2. There are certain classes of medications that cause amenorrhea. These could be anti-depressants, blood pressure related drugs, any medicines taken to cure allergies, chemotherapy to treat cancer and antipsychotics.

3. Many times lifestyle habits make a difference and can cause amenorrhea. Following factors related to the lifestyle of the woman can cause the problem:

a) Very low body weight- When the body weight is too low, the hormonal system might not function properly. Especially those women who have eating disorders like bulimia or anorexia are prone to an imbalance in their hormonal system.

b) Some women who are involved in excessive physical training or workout face this problem. For example, athletes who do physical exercises every day for a few hours can face this issue. This is because in such cases, stress levels can rise, and the body consumption of energy is also very high. The bodyweight could also be lower than required.

c) Mental stress: Having mental stress can have a big impact on that part of the brain which is responsible for managing those hormones which control the menstrual cycle. That part of the brain is known as the hypothalamus. Stress can cause amenorrhea or irregular periods as well. When women come out of stress, their periods generally get normal again.

4.    In general, hormonal imbalance is one of the biggest factors behind amenorrhea. There are lots of reasons why this imbalance happens:

a) Most popular reason for hormonal imbalance in today’s time is PCOS (Polycystic ovary syndrome). This causes the levels of hormones to be higher and maintained. This is not the case for normal menstruation. In normal menstruation cycle, the levels of hormones do fluctuate and vary.

b) When the thyroid gland does not function properly, it can lead to a hormonal imbalance. When the gland is overactive, that condition is known as hyperthyroidism and when those glands are underactive, it is called hypothyroidism. Both these conditions can not only cause irregular periods but can also cause amenorrhea.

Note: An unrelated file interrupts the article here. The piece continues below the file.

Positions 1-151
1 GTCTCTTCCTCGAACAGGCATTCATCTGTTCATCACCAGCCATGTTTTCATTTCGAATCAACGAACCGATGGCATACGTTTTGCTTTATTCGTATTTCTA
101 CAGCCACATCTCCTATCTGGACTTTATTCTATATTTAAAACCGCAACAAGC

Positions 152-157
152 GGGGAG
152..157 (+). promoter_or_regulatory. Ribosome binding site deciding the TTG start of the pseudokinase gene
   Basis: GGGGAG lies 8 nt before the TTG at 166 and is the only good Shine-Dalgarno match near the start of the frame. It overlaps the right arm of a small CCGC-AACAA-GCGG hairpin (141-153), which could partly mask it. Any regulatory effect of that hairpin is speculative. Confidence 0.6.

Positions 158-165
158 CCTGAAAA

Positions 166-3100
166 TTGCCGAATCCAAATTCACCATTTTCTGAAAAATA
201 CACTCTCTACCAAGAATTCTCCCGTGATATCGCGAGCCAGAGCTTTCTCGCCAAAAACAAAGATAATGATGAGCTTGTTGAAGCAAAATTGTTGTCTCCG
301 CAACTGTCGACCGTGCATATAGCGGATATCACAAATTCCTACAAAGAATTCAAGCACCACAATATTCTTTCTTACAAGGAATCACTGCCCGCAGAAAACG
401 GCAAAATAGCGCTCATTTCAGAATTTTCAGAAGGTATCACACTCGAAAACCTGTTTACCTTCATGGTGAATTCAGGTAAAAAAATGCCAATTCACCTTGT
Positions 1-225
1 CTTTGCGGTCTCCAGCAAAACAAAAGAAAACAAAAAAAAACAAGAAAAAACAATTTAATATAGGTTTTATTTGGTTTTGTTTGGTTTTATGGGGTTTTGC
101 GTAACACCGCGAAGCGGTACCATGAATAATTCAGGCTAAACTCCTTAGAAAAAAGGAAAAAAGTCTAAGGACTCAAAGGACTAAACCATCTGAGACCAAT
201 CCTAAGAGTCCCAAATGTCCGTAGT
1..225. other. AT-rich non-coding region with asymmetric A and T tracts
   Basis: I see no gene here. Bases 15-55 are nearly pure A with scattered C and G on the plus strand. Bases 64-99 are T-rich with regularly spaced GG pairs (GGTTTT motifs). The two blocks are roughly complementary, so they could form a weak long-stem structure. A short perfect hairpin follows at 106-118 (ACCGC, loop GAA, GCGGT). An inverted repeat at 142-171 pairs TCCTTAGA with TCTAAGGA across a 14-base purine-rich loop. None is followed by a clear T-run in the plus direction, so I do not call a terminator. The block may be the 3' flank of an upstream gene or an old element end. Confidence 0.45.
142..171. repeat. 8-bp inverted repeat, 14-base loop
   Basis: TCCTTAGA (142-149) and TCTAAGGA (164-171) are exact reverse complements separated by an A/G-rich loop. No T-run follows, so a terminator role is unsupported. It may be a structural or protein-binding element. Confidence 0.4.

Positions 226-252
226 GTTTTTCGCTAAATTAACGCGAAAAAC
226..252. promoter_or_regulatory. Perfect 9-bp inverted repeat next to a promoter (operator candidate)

c) There could be a presence of a non-cancerous tumour in the pituitary gland which can disturb the hormonal balance.

d) Premature menopause: The normal age of menopause is around 50. But some women can reach the menopause stage after 40. The eggs might not produce after that age, which causes amenorrhea.

5.    Issues with reproductive and sexual organs can also cause irregular periods and even amenorrhea. There are varied types of problems that can happen in the reproductive organs. Some of them are:

a) Abnormality of the vagina: There could be some issue with the structure of the vagina, like the presence of an obstruction that can prevent the blood flow from the uterus and cervix towards the outside.

b) Asherman’s syndrome: In this syndrome, the lining of the uterus builds up scar tissue. This can happen after dilation and curettage (D&C), a treatment of uterine fibroids or an event after caesarean section. This tissue build-up can prevent the normal levels of build-up and shedding.